This section is from the book "The Terriers. A History And Description Of The Modern Dogs Of Great Britain And Ireland", by Rawdon B. Lee. Also available from Amazon: A History and Description of the Modern Dogs of Great Britain and Ireland: The Terriers.
Following the above came that good bitch, Bramble, of Mr. G. F. Richardson's, size being her only fault (she was 2olb. weight), which was the common one about this period, as Balance, another first-class terrier, was too big. Mr. Lindsay Hogg's Topper, Jack Terry's Pincher, Mr. Colmore's (Burton-on-Trent) Turk; Splinter, Teazle, Toiler, were all excellent terriers, better almost than any we have now, and so was Mr. R. F. Mayhew's Brittle, which is now in America.
Mr. F. Waddington's Briggs (which afterwards went to Lord Lonsdale), the hero of an assize trial, was perhaps, a terrier second only to Carlisle Tack, and Miss Miggs, Mr. F. H. Field's (and Lord Lonsdale's), was by some good judges supposed to be the best bitch of the variety ever produced. Then Mr. W. Carriers Vora was a great favourite of mine, and so was Mr. J. W. Corner's Eskdale Tzar, a little dog that excelled in eyes, character, and hardness of jacket. When the above were in their heyday the North had the wire-hairs pretty much to themselves, for Yorkshire had been one of their homes, and Mr. W. Carrick, at Carlisle, and Mr. A. Maxwell, at Croft, near Darlington, great enthusiasts in the variety, were giving much attention to them and spending money on them likewise. The former, however, after showing a young dog called Tyro at the Alexandra Palace, in 1889, when but twelve months old, which won the challenge cup and other prizes to the amount of £92, shortly after gave up exhibiting, consequent on the disqualification, six months later, of the same dog for having his ears tampered with to make them drop properly. This was a severe blow to the "fancy," and when, some time later, Mr. Maxwell likewise gave up exhibiting, the wire-haired terriers ceased for a time to prosper to any great extent.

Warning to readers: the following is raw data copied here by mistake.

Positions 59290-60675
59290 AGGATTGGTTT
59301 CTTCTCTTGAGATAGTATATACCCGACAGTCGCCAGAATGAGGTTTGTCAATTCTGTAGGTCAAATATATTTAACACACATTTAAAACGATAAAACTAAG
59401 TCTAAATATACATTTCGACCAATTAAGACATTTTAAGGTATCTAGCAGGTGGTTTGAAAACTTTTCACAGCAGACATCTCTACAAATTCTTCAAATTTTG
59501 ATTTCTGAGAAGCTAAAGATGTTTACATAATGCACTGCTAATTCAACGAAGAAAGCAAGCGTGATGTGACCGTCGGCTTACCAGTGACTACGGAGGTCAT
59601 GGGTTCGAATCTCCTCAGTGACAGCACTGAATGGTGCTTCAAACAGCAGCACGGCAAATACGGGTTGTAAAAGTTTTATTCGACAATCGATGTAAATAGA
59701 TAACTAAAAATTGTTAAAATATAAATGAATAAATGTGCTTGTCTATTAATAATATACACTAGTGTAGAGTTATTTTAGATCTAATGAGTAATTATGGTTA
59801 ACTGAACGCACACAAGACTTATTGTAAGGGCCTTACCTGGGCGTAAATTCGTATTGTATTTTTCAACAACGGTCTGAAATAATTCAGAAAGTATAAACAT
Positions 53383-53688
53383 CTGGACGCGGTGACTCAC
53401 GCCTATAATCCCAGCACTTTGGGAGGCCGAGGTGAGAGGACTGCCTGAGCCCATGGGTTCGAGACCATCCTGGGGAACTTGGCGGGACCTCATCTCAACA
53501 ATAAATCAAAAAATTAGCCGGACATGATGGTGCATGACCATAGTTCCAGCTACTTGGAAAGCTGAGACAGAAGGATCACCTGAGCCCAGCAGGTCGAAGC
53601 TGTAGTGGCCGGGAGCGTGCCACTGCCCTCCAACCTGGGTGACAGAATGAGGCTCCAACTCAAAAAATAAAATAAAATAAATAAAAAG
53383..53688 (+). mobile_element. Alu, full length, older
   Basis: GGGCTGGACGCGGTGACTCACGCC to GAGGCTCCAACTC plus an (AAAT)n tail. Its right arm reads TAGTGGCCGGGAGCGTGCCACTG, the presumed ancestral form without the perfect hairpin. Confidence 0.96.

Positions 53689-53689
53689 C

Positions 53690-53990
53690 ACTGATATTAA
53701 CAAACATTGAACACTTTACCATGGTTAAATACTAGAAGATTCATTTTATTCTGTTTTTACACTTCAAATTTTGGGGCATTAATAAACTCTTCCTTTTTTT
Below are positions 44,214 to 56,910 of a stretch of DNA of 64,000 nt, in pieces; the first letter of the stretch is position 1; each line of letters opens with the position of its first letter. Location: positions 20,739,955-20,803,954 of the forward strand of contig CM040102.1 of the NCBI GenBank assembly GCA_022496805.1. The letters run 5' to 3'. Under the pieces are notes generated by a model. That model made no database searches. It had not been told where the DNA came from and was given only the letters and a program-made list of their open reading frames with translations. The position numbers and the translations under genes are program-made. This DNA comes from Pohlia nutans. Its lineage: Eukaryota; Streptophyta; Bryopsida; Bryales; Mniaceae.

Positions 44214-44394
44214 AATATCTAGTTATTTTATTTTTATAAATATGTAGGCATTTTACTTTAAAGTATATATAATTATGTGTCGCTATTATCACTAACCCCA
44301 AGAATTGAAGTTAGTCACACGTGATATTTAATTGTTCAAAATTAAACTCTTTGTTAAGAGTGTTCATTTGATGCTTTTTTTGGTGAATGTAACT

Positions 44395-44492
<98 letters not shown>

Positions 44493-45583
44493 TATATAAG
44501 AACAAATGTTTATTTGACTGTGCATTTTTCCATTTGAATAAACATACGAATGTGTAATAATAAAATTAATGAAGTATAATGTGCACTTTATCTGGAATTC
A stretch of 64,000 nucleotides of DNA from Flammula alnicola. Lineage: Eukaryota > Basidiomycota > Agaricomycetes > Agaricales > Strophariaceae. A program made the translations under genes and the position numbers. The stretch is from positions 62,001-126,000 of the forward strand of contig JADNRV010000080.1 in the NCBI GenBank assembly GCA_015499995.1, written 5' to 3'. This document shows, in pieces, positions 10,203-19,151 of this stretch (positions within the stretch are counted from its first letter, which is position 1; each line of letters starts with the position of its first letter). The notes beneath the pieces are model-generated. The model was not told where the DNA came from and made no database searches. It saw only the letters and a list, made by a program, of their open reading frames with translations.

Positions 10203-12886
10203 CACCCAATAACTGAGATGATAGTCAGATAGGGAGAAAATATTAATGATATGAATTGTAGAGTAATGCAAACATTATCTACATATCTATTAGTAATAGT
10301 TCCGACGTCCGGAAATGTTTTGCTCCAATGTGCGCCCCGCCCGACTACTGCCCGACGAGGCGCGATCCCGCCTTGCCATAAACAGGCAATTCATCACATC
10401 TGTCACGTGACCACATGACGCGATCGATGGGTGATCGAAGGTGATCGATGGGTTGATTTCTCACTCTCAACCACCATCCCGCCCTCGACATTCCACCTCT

Mr. C. W. Wharton's Bushey Broom was placed in Tyro's position, a good all-round dog, a great-grandson of Topper's on the one side, and a grandson of Teazle's on the other; and Mr. Wharton showed good judgment when he bought him for £25. The next good dogs to follow him were Mr. Harry Jones' (Ipswich) Jack St. Leger and Jigger, two characteristic terriers, brothers, and for the most part their pedigree is confined to the blood of the smooth variety. Jack St. Leger made his successful debut at the Crystal Palace Company's first show in 1889, but good dog though he is, I should place him a position lower in the scale than either Tack or Bushey Broom. After scoring various successes with his two terriers, Mr. Jones disposed of them to Mr. A. E. Clear, of Maldon, Essex, who at the time I write has the largest and best kennel of wire-haired terriers in the country. However, I anticipate.
Other good dogs before the close of the eighties were Pickering Nailer, Cavendish, Jack Frost, Barton Marvel, Liffey, Lord Edward, and Quantock Nettle. Nor must Filbert, better known as Pulborough Jumbo, be forgotten, a black-headed dog, which after being purchased for £7 found a new owner for £ 100. He had no pedigree, was taken to be drowned as a puppy; an accident saved his life then, as another mishap did a little later, when he had been sentenced to death by hanging to the nearest tree. However, he survived to be an ornament to the show bench. These wire-haired terriers were generally game, and one called Ajax, to which I had given sundry prizes in the North of England, I afterwards met at the Sherbourne Hound Show, when exhibited under the name of Lynx, by Moss, Lord Portman's huntsman; he took premier honours for terriers that had run with hounds. On inquiry I learned that he was as good at driving a fox out of his earth as need be desired.